- F2A: Spouses and Children of Permanent Residents
F2B: Unmarried sons and daughters 21 years or older of Permanent Residents
- F3: Married sons and daughters of U.S. Citizens
- F4: Brothers and sisters of adult U.S. Citizens
As mentioned earlier, the amount of family visas allowed for immediate relatives (spouses, children under 21 years old, and parents) of U.S. Citizens is unlimited, but for family members that fall into one of these other categories, that is not the case. Each year, the government establishes a certain amount of family visas allotted for each of these four categories. According to the information provided on the U.S. Department of State’s website, currently the amount of visas allowed each year for each category is as follows:
- F1: 23,400
- F2: 114,200 total, with F2A members being allotted 77% of these and F2B members being allotted 23%
- F3: 23,400
- F4: 65,000
If the amount of visas allowed for a preference are not reached, then any “left over” visas will be added to the amount allowed for the subsequent preference. For example, if only 20,000 visas are granted for individuals who fall into the F1 category, then the remaining 3,400 visas not used in that category will be added to the 114,200 total of the F2 category, bringing that total for the year to 117,600 visas allotted.
However, if that wasn’t complicated enough, there are also limitations to the number of visas allowed for each country every year. Therefore, someone from Russia, for example, may have a much shorter waiting time than an individual from Mexico because the amount of visas allowed for Russia has not been met yet, but has been met for Mexico.
Whooo. Still with me?
When an individual files a petition for a family member, the government will send them what is known as a priority date. They can use this priority date to check on the status of their application throughout the process. However, the U.S. Department of State, also publishes what is known as a Visa Bulletin each month. This can be especially useful for individuals who are trying to immigrate from countries in which, currently, the number of visas is oversubscribed. In other words, a country is referred to as oversubscribed when the amount of visa applicants exceeds the amount of visas allotted for that country. According to the December, 2018 bulletin, currently the following countries are all oversubscribed: China (mainland born), El Salvador, Guatemala, Honduras, India, Mexico, Philippines, and Vietnam.
So what does this mean, exactly? Let’s take a look at Mexico. According to this month’s Visa Bulletin, the United States government is ready to begin immediate processing of applications who have been assigned priority dates BEFORE the following dates listed in each category:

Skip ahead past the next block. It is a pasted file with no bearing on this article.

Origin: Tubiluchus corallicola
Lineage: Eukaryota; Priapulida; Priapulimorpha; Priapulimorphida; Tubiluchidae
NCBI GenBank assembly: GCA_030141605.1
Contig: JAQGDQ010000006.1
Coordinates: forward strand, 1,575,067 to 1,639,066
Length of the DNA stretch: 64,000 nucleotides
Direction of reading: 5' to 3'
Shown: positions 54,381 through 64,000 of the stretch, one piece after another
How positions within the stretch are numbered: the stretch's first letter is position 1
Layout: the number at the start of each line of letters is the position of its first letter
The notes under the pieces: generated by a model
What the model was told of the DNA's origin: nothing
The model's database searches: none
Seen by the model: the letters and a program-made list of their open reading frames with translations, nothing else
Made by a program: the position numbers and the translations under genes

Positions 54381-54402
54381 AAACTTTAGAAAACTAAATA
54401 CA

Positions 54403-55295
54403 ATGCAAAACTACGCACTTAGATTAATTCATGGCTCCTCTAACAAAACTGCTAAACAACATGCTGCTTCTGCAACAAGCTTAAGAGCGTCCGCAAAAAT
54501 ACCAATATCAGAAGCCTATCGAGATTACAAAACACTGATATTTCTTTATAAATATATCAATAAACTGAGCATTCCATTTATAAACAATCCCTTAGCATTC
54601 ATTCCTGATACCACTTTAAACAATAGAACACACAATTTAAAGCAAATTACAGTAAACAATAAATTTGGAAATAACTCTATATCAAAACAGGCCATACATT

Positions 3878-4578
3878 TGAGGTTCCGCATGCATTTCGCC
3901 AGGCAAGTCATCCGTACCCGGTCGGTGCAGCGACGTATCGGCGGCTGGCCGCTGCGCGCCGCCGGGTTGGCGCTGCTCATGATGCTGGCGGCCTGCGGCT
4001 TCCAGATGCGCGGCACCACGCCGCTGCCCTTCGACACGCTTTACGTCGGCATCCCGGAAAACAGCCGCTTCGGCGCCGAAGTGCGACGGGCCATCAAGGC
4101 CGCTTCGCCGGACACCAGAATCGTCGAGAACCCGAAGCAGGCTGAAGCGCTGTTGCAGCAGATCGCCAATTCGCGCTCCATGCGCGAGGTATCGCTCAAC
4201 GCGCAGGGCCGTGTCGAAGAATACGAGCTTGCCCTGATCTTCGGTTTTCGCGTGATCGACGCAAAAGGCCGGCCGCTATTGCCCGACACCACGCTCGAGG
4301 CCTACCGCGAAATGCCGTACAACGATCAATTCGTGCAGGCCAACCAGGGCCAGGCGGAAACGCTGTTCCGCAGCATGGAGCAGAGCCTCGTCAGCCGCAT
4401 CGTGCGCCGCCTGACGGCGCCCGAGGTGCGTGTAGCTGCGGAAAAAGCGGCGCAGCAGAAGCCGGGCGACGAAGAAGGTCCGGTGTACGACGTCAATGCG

- F1: April, 1999
- F2A: December, 2017
F2B: August, 1997
- F3: October, 1999
- F4: September, 1998
In other words, currently, a Mexican applicant who is the unmarried son or daughter of a U.S. citizen and is is 21 years or older, will have been waiting 19 years for their turn in this process.
Currently, for countries that are not oversubscribed, for applicants who are the unmarried son or daughter of a U.S. citizen and are 21 years or older, the government is ready to begin processing applications with priority dates before August, 2011, meaning these individuals have been waiting approximately 7 years.
When we take this information and combine it with information that I provided in this previous blog The Real Question We Should Be Asking About the Migrant Caravan (disclaimer: The blog post about the Caravan contains both facts and personal opinions, unlike the blog post you are currently reading), it may bring some clarification as to why individuals feel a need to forego the legal process.
This information is constantly changing and, as you can see, dependent on several factors. Also, this is a general overview of the typical process for family visas, but as always, there are exceptions. If you take nothing else from this post, though, take this: Every case is different. Just because John Doe did it this way and it took this amount of time, does NOT mean that Jane Doe’s process will be the same. There are many components to this process and I’ve tried to explain that as briefly as possible in this blog.